There is a huge bill coming for an already expensive program. The most expensive defense program in American history, the F-35 Joint Strike Fighter (JSF) program, is going to get even more costly for the taxpayer. There is a bill coming that nobody is expecting.
The JSF program is an attempt to replace a number of fighter jets and other military hardware that spans countries other than the United States. The goal was to use an advanced one-size-fits-all F-35 to replace other existing fighter jets. The flaw in the program is that diversity in the types of aircraft were tossed aside when some of the tried and true aircraft that have served the nation so well over the years was scrapped in favor of an untested technology. That proved to be a mistake.
One reason is cost. The Pentagon has had a long history of losing control of spending on programs. Popular Mechanics reported on June 4, 2018, the Pentagon has “struggled to manage its $700 billion annual budget” and they have inaccurate projections for “big-ticket items” that “have the biggest cost overruns,” including the “most notably the F-35 Lightning II.” The report indicated that “at $1.1 trillion, the F-35 Joint Strike Fighter is the most expensive weapons development program in U.S. history” and “while no one factor is solely responsible for that boondoggle, a big mistake was rosy thinking about how to build it.” The cost of this program is pushing out other necessary expenditures needed to keep our nation protected.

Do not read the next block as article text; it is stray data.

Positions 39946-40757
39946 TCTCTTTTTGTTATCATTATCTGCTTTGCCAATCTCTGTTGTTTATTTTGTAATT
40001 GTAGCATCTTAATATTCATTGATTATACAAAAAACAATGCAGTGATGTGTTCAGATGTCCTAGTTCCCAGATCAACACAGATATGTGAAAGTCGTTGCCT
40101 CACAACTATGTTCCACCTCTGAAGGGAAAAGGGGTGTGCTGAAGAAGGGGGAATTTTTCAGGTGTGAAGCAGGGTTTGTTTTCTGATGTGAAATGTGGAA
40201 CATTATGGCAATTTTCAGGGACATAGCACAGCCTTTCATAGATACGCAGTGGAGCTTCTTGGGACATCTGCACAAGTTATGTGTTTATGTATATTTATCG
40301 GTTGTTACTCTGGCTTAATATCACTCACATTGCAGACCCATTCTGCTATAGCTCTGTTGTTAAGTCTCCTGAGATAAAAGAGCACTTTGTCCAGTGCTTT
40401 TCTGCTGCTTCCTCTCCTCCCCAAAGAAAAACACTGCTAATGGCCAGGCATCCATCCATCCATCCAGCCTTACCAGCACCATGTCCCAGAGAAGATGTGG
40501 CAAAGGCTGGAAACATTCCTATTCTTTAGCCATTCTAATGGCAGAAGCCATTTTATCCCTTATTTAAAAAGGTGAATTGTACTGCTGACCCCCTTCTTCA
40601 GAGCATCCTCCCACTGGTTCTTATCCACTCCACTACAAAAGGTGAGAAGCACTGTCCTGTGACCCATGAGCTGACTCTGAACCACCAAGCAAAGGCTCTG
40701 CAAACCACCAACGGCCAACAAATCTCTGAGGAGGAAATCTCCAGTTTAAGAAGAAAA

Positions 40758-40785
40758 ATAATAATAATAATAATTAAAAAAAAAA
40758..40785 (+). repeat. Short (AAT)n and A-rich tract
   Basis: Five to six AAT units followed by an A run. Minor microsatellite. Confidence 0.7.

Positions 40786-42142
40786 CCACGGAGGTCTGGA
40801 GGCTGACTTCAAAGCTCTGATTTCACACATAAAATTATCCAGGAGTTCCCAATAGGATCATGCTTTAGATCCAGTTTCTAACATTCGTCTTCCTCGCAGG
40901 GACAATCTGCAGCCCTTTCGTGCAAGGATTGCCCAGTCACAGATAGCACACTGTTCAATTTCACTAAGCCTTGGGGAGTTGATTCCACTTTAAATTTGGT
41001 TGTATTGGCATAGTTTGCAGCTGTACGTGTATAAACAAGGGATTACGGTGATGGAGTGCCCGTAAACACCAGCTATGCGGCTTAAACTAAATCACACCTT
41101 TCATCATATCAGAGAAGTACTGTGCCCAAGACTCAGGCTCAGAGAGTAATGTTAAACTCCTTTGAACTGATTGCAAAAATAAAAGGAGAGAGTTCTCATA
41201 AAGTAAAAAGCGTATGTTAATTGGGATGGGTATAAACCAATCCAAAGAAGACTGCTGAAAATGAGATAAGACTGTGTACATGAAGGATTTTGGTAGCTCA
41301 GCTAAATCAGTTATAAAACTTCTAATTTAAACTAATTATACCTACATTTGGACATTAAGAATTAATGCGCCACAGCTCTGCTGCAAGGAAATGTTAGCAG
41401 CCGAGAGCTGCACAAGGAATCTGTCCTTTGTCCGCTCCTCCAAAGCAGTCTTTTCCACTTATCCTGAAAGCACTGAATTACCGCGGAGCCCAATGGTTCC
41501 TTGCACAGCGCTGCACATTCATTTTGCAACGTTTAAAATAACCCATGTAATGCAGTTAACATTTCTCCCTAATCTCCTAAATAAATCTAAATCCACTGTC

Even with the massive ticket price of the JSF program, there are hidden massive costs that are likely to be passed on to the taxpayer in the future that nobody is talking about that will be in the billions. The program has been advertised as one with costs coming down, but the truth is that new costs have not been factored into the final price tag. Potential huge costs are upgrades to the air frames of the aircraft, technology upgrades to make the aircrafts combat worthy that may cost upwards of $4 billion, and contracts that pass on mistakes by contractors to the taxpayer.
Lockheed Martin has a profitable contract for this program that has become too big to fail and too big to cancel. The Drive reported on June 12, 2019, after the Pentagon and the contractor reached an agreement a “cluster bomb of stories” dropped that “cover ongoing problems for all three F-35 variants, including performance limitations, troubles when operating in very hot or very cold weather, dangerous cockpit pressure incidents, faults in the helmet-mounted display, serious safety concerns in the event of a blown tire, and much more.” This has been a troubled program that will continue to drain federal resources that could go to other programs.
Even the cloud computing brain (ALIS) of the F-35 enterprise has come under fire. The Drive reported on January 16, 2020 “Bloomberg was first to report that Ellen Lord, the Undersecretary of Defense for Acquisitions and Sustainment, had revealed the existence of a replacement in the works for the F-35’s existing Autonomic Logistics Information System (ALIS), on Jan. 14, 2020.” This has caused “abysmal mission capable rates for their respective F-35 variants and a major contributor to the growing sustainment costs for the aircraft.” And an upgrade is not expected for another two years at the earliest with the same contractor fixing the problem they created.
The Pentagon needs to mitigate cost on a program that will far exceed the whole Pentagon budget for one year when complete. The taxpayers are on the hook for all these massive costs at a time when resources are scarce. Congress needs to take a harder look at the F-35 JSF program to find savings and maybe to force more diversity to make sure that the American public is not relying on an unreliable fighter jet to fight for the U.S. armed forces.